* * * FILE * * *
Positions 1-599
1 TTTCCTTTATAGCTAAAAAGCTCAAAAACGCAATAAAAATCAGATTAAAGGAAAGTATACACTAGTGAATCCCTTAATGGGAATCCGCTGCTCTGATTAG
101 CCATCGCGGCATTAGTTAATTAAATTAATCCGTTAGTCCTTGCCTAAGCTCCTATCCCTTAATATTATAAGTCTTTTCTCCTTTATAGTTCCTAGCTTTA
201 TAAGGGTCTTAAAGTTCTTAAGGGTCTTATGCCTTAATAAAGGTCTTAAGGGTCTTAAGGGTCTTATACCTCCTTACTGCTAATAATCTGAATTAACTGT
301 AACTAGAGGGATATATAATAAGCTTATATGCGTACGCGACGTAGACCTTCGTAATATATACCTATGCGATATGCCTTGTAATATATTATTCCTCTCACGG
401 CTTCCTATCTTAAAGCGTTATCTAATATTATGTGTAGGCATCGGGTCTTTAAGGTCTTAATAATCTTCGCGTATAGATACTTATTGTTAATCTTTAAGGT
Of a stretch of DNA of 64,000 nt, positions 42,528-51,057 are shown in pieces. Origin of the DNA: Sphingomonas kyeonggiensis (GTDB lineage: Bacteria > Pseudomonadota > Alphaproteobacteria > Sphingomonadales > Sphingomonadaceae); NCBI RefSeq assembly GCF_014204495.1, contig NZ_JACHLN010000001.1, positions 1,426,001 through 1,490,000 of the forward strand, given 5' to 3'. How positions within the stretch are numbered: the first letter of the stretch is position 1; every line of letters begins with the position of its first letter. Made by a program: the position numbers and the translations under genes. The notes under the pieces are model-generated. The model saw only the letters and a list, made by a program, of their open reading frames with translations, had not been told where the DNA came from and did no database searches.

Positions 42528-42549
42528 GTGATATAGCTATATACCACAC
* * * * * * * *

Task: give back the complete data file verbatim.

Positions 1-599
1 TTTCCTTTATAGCTAAAAAGCTCAAAAACGCAATAAAAATCAGATTAAAGGAAAGTATACACTAGTGAATCCCTTAATGGGAATCCGCTGCTCTGATTAG
101 CCATCGCGGCATTAGTTAATTAAATTAATCCGTTAGTCCTTGCCTAAGCTCCTATCCCTTAATATTATAAGTCTTTTCTCCTTTATAGTTCCTAGCTTTA
201 TAAGGGTCTTAAAGTTCTTAAGGGTCTTATGCCTTAATAAAGGTCTTAAGGGTCTTAAGGGTCTTATACCTCCTTACTGCTAATAATCTGAATTAACTGT
301 AACTAGAGGGATATATAATAAGCTTATATGCGTACGCGACGTAGACCTTCGTAATATATACCTATGCGATATGCCTTGTAATATATTATTCCTCTCACGG
401 CTTCCTATCTTAAAGCGTTATCTAATATTATGTGTAGGCATCGGGTCTTTAAGGTCTTAATAATCTTCGCGTATAGATACTTATTGTTAATCTTTAAGGT
Of a stretch of DNA of 64,000 nt, positions 42,528-51,057 are shown in pieces. Origin of the DNA: Sphingomonas kyeonggiensis (GTDB lineage: Bacteria > Pseudomonadota > Alphaproteobacteria > Sphingomonadales > Sphingomonadaceae); NCBI RefSeq assembly GCF_014204495.1, contig NZ_JACHLN010000001.1, positions 1,426,001 through 1,490,000 of the forward strand, given 5' to 3'. How positions within the stretch are numbered: the first letter of the stretch is position 1; every line of letters begins with the position of its first letter. Made by a program: the position numbers and the translations under genes. The notes under the pieces are model-generated. The model saw only the letters and a list, made by a program, of their open reading frames with translations, had not been told where the DNA came from and did no database searches.

Positions 42528-42549
42528 GTGATATAGCTATATACCACAC